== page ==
Migration

Raphaël Parchet, Frédéric Robert-Nicoud, 15 October 2021

The development of the Swiss highway network from 1960 to 2010 influenced the residential and job compositions of municipalities. The advent of an entrance/exit ramp within 10 km of a municipality caused a long-term 24% increase in the share of top-income taxpayers. The welfare gains of residents of connected municipalities relative to residents in non-connected municipalities range from only 2% for the low-income group to 12% for the top-income group. Highways also contributed to job and residential urban sprawl.

Mark Taylor, 05 September 2021

The late 19th-century decline in British agricultural prices shrank the incomes of aristocrats and of land-owning ‘commoners’ as well. To carry on the tradition of raising money through auspicious marriages, British aristocrats looked across the Atlantic – to US heiresses with large dowries but no pedigrees, even by the standards of their own country. This column examines the social and economic forces that steered the daughters of US business magnates into marriages with British aristocrats. 

Laurent Bossavie, Daniel Garrote Sanchez, Mattia Makovec, Çağlar Özden, 01 September 2021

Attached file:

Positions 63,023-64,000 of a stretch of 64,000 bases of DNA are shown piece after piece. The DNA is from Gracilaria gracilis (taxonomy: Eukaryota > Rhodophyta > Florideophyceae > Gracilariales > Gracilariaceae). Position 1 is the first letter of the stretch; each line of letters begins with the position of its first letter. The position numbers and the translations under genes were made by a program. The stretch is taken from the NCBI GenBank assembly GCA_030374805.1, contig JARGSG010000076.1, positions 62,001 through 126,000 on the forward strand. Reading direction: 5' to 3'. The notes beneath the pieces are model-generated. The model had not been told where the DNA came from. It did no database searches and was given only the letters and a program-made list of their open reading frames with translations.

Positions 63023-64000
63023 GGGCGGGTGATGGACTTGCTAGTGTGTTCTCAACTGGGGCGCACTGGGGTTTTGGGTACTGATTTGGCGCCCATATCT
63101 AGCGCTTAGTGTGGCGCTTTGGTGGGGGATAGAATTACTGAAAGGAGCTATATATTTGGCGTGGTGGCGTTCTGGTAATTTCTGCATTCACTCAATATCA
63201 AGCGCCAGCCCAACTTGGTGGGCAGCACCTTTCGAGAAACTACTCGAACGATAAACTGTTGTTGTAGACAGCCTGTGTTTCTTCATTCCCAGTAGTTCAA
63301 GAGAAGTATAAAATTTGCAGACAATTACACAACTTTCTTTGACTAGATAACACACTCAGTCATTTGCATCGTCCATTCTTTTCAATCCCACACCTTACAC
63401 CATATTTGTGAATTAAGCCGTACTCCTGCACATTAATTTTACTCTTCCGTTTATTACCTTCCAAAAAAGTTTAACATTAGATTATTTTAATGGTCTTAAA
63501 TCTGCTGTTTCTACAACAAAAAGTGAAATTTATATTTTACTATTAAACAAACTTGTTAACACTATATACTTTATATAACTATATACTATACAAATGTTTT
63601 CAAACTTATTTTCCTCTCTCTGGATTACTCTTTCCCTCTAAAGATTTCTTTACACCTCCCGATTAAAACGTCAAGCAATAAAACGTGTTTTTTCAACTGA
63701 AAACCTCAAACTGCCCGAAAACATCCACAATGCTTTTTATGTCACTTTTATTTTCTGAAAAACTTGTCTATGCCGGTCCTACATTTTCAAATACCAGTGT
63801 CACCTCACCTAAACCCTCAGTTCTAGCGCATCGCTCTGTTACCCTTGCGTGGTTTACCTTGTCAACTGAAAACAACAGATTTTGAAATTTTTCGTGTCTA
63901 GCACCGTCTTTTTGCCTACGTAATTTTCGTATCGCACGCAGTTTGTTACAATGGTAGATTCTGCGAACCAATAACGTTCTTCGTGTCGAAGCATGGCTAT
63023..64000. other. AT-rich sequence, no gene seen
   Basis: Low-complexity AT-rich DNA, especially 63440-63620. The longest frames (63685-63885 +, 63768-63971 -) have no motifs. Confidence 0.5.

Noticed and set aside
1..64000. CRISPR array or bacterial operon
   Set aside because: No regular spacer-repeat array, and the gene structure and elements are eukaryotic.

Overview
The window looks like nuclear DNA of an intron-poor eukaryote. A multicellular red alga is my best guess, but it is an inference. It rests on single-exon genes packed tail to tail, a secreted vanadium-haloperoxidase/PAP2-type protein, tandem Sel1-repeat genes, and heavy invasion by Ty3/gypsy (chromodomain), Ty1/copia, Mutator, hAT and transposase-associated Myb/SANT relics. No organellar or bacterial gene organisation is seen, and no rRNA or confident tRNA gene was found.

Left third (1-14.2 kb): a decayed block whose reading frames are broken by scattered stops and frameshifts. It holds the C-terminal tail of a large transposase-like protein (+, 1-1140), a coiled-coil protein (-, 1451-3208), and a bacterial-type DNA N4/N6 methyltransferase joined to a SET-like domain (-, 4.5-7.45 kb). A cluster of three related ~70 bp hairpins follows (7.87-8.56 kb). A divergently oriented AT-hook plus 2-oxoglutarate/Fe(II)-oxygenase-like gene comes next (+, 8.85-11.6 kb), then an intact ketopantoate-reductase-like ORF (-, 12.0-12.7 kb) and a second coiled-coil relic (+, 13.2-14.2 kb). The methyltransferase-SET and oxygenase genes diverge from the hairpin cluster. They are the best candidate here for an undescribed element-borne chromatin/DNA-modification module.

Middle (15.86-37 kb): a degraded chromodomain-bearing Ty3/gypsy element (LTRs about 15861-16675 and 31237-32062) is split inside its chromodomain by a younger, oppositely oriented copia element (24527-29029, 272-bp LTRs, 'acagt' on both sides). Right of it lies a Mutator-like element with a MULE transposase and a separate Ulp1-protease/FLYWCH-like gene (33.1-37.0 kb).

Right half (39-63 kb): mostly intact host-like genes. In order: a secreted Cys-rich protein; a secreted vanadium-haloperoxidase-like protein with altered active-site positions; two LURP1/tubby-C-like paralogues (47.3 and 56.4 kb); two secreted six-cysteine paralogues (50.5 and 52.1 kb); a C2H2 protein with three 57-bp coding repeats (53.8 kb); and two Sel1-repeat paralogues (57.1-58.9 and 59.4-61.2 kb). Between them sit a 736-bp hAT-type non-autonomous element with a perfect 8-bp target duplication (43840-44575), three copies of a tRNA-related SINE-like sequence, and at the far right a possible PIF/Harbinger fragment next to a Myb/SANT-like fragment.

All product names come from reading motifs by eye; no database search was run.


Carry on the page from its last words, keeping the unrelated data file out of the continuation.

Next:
The COVID-19 shock exerted pressure on labour markets around the world. This column explores how the prevalence of immigration in the labour market affected different types of workers’ exposure to virus-related risks in 15 destination countries in Western Europe. It finds that not only were immigrant workers more vulnerable to the economic and health shocks of the pandemic; they also served as a protective shield for native workers. By undertaking higher-risk occupations, immigrants enabled native workers to move into work with fewer face-to-face interactions or jobs that could be carried out from the safety of home. 

Torje Hegna, Karen Helene Ulltveit-Moe, 31 August 2021

Though R&D is a key driver of productivity growth, the effects of immigration on R&D investment remain poorly understood. This column investigates the impact that a large immigration shock – in this case, the sudden influx of migrants to Norway following the 2004 enlargement of the EU – had on R&D investments. The results suggest that immigration shocks can have a negative impact on a receiving country’s R&D investments, with potentially long-term consequences for productivity growth.

Alvaro Calderon, Vasiliki Fouka, Marco Tabellini, 20 July 2021

More than 4 million African Americans moved from the South to the North of the United States during the Second Great Migration between 1940 and 1970. This column argues that the Great Migration and support for civil rights are causally linked. It finds that Black in-migration increased demand for racial equality and encouraged pro-civil rights activism in non-Southern counties. These effects were not only driven by Black voters, but also by progressive segments of the white population, who became aware of the brutal conditions prevailing in the South. Mirroring the changes in the electorate, non-Southern Congress members became more likely to promote civil rights legislation, but also grew increasingly polarised along party lines on racial issues.

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